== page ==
# simplify tiled geometries while preserving anything on the edge

I have a dataset of polygons split into evenly sized tiles. How can I go about simplifying them, but not along the tile edges, so that there aren't any gaps between continuous features when the tiles are aligned with one another? For instance, here are two unsimplified tiles:

After simplification, a "seam" forms between the two halves of Antarctica:

Here are Gists of the non-simplified and simplified GeoJSON files. I'm currently splitting the original geometries into tiles and then simplifying, and one solution appears to be reversing that order (simplifying and tiling afterwards), but that's unfortunately not feasible for architectural reasons. A PostGIS solution is preferred, but alternatives are welcome!

• maybe look at using hairy tiles - where features can extend beyond the edge – Ian Turton May 30 '15 at 8:45
• It is the tiling that is causing the seams, not the simplification, no? There is the function ST_SimplifyPreseveTopology, but I don't think this will help in your case. – John Powell Jun 1 '15 at 15:02
• @JohnBarça, no, it's the simplification. The first image shows the tiled geometries without simplification, and they're fine. The seam only appears when simplification is introduced. – sevko Jun 1 '15 at 15:04
• I've ended up answering and accepting my own answer, but if a better answer comes along I'll likely accept it instead. – sevko Jun 5 '15 at 15:41

After some investigation, I settled on the following solution: simplify the polygons before cutting out a tile. My initial solution would:

1. identify all of the overlapping/contained geometries for a tile bounding box
2. cut out the precise tile, clipping any geometries that extended over the edge
3. simplify all of the geometries, which creates the on-border seams whenever a geometry right on the edge shifted off it

I switched 2.) and 3.) around, so that we simplify all of the geometries first, and then extract the tile, which means that any geometries that end up inside of it are always aligned perfectly with the sides. Note that this incurs a performance hit, since, for example, you might be creating a tile containing a bit of the US coastline, and would have to simplify the entire US coastline polygon before cutting out the tile you want, rather than cutting it out first and then simplifying a much smaller geometry. To get around this, I introduced another step before the simplification:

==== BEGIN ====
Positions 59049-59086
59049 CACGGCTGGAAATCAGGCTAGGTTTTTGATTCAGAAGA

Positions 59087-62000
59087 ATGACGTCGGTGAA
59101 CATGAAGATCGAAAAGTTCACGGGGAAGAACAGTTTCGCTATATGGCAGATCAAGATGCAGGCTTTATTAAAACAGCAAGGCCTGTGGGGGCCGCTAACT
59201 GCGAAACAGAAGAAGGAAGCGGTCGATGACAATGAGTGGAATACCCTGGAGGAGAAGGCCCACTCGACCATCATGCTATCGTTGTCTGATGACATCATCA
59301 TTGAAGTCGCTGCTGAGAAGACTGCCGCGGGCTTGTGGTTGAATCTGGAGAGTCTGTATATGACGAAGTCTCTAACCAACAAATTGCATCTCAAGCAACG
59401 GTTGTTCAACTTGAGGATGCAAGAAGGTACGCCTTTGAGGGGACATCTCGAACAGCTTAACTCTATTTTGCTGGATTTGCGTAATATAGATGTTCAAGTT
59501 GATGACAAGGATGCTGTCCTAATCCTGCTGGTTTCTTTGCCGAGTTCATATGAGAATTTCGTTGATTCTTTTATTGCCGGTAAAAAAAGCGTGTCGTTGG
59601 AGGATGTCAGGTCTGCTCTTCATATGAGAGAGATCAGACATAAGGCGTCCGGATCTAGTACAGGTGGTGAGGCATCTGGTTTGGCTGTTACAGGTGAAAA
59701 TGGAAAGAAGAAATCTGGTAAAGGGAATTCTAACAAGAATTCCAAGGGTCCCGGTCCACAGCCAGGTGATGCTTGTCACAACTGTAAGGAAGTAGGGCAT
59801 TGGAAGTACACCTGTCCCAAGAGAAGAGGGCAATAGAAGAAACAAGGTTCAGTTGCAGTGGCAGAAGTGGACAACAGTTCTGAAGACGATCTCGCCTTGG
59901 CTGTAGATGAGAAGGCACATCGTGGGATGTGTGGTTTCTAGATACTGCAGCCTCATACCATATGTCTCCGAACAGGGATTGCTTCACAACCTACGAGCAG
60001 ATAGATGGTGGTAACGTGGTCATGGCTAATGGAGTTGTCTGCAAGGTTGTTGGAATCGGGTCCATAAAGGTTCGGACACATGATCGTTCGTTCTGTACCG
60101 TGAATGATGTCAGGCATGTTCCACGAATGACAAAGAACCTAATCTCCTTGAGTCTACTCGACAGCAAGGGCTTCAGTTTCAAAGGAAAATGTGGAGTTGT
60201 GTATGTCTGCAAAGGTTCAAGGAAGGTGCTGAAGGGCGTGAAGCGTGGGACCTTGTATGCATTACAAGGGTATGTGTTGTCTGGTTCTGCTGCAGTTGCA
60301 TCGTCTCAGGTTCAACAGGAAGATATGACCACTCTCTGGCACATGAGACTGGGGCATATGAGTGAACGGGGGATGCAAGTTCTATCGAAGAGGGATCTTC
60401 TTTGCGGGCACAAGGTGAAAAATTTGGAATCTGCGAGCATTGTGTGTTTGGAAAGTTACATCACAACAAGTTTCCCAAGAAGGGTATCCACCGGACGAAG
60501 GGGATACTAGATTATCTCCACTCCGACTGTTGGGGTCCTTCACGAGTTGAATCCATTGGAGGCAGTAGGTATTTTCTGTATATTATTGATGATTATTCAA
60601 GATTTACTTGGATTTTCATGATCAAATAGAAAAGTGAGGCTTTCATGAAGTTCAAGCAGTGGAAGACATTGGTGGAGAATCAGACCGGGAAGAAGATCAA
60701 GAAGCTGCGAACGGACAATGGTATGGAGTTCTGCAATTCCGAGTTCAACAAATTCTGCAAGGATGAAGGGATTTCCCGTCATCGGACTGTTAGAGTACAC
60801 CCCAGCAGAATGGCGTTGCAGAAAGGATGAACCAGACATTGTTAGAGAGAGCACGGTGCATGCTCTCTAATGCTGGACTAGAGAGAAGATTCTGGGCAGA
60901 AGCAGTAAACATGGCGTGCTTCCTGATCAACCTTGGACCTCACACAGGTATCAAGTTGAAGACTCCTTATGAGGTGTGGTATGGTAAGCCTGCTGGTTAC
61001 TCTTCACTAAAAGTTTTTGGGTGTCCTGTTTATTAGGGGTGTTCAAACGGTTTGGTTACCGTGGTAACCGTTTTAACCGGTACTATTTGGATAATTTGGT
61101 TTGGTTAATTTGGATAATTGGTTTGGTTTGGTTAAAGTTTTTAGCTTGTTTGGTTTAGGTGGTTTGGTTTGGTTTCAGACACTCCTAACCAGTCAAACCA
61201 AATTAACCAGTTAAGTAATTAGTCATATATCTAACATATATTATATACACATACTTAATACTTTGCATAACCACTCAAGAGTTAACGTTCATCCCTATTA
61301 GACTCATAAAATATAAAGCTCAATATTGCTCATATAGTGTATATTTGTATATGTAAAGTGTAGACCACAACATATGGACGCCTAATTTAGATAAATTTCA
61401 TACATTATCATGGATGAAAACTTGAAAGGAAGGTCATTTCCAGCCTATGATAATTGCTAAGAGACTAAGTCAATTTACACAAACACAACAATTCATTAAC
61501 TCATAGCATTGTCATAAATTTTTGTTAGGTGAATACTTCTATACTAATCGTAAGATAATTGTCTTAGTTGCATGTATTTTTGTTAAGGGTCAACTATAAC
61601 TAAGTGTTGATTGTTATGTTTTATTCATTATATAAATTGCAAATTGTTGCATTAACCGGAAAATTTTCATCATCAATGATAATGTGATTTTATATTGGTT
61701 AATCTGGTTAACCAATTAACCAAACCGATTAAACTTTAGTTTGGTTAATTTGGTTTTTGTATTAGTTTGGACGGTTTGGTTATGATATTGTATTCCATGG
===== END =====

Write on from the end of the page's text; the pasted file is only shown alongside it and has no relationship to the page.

1. identify all of the overlapping/contained geometries for a tile bounding box
2. cut out a tile slightly larger (in my case, by an arbitrary factor of 0.1) than the tile you'll ultimately want to create, so as to reduce the amount of unnecessary simplification that has to be performed in the next step
3. simplify all of the geometries in the larger tile
4. cut out the precise desired tile from the larger one, clipping any geometries that extended over the edge

This means that geometries are still simplified along borders that lie outside of the tile that will ultimately be cut out, but we're doing it for a much smaller one than would otherwise be the case (for instance, we're no longer simplifying the entire US poly, but just the area that slightly surrounds our desired tile). Since simplification doesn't happen along the tile edge, this still solves the seam problem.

## alternative solution

An alternative solution that I considered but didn't explore was just implementing my own version of the Douglas-Peucker simplification algorithm, which is what ST_Simplify uses internally (again, using PostGIS here), and hardcoding a conditional somewhere that prevents it from simplifying away points that lie on the tile boundary. Could just copy the libgeos simplification implementation that PostGIS relies on and bolt that on somewhere inside of it. This seems like it'd be error-prone and might be a bad idea, but it's probably doable.